How to grow early-season veggies
For the past 100 years, the last frost of spring in our area has been around Mother's Day, or sometime between the first and second weekend in May. With that in mind, cool-season vegetables should be in the ground by now.
It's easy to differentiate between warm-season vegetables and their cool-season cousins. Summer vegetable plants produce edible fruit harvests such as eggplants, cucumbers and beans. Cool-season vegetables include spinach, cabbage, lettuce, broccoli, cauliflower, Brussels sprouts, and all other plants grown for consumption of their stems or leaves. These crops do not like summer temperatures, performing better in the cool nights of early spring and/or fall to early winter.
Reduced water usage is a definite advantage to producing edible plants this time of year. Right now, watering once a week is sufficient as opposed to the 2-3 times a week necessary in the heat of summer. If you are concerned about the expense of watering, I highly recommend shifting some of your edible crops to this earlier spring season.
My early vegetables already are planted, mostly in containers or raised beds. When planting in containers, look for glazed clay, wood, plastic, or metal planters. Stay away from terracotta clay containers; they tend to disintegrate in the freeze-and-thaw cycles of our climate. In plastic pots, plants dampen off, wilt, and then die if not really carefully monitored. I don't use plastic containers because they can't "breathe" and I tend to over-water whatever I've put in them! Glazed clay pots and wood containers don't have these issues, making gardening less demanding. This is the perfect opportunity to try the Earthbox, a "self-watering" container conducive to nearly effortlessly successful crops.
Whichever containers you choose, use a good potting soil or grower's mix and plant directly into this mix. Notice I said a "good" mix, which means there also are "bad" ones. Many folks take cost shortcuts when buying potting soil and end up paying the additional price of poor crops. It's wise to keep in mind that the soil in a container is the most important ingredient - even more important than the quality of the plants.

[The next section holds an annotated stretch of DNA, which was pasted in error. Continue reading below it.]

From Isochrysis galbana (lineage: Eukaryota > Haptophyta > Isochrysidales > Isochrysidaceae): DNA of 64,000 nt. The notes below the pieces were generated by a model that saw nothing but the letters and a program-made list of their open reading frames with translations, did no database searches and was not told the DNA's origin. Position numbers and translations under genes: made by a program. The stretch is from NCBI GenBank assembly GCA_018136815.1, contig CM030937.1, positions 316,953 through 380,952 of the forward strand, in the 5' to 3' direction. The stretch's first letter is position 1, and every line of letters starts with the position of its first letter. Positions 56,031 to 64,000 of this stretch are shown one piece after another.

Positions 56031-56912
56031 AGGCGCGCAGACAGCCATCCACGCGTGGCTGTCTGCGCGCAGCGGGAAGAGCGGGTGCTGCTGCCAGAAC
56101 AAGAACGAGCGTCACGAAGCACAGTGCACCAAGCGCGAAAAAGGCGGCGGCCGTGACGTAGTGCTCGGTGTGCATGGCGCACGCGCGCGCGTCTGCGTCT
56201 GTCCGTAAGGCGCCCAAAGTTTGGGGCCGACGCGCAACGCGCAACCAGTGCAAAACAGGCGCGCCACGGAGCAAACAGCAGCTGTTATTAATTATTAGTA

Top dressing and timing are important to successful cool season plantings. Top dressing with a layer of shredded bark not only keeps the early spring weeds at bay, but also insulates the soil, which increases the harvest. With the right timing, lettuce that literally melts in your mouth for Easter brunch and fresh broccoli for Christmas dinner can be realities at your table. Get the timing wrong and these vegetables will bolt into flowers and become bitter-tasting and unworthy of your garden space.
Now is also the right time to plant all perennial vegetable plants because selection is at its best. Wait until May, the start of the summer planting season, and you'll find that plants will have been picked over or bought up all together. Now is the best time to plant asparagus, rhubarb, artichokes and strawberries. Do so ASAP, even if a last-minute cold front is expected; these plants love being out in the cold. You are welcome to stop by the garden center and ask for my handout "The Vegetable Calendar for Mountain Gardens"; it has the exact planting dates for the most popular vegetables.
Seasonal vegetables are excellent candidates for setting out in a "square-foot" or "high-density" garden. This is a popular planting method because it allows a small garden plot to produce amazing amounts of food. For example, in March, plant early spring peas. Then, in May, after the peas have been harvested, rip out the pea plants and in their place put heat-loving bean plants. My planting calendar expands upon and further clarifies this efficient, practical gardening technique.
For planting directly into the ground, one requirement for successful early-season vegetables and herbs is to plant them in rich soil. Because soil temperatures are cool this time of year, it is essential that soil be thoroughly amended with composted mulch and a natural plant food.
Spread over the soil a 2- to 3-inch layer of composted mulch, the correct number of pounds of Soil Activator, and a layer of my All-Natural Plant Food. Then turn it one shovel's depth into the bed. The mulch replenishes depleted organics; Soil Activator promotes deep roots and better germination for plants started from seed. The addition of plant food promotes stronger, sweeter foliage and earlier harvests.
Planting can be done immediately after this soil preparation. Water thoroughly and top-dress the planted bed with a 2-inch layer of shredded bark. Water regularly about once every 6-7 days unless we're lucky and get a storm that delivers 1" of rain that week.
A reminder to Facebook fans: Sometime around the end of May to the first of June I'll be asking for photos of your best-looking container gardens for our contest. Use Watters Facebook to submit, view, and vote on the photos. The one with the most votes will win a sizable garden prize. You could be the winner!
Until next week, I'll see you in the garden center.
Throughout the week Ken Lain is at Watters Garden Center, 1815 W. Iron Springs Road, Prescott, and can be contacted through www.wattersonline.com. Ken says, "My personal mission is to help local homeowners garden better in our mountain landscapes."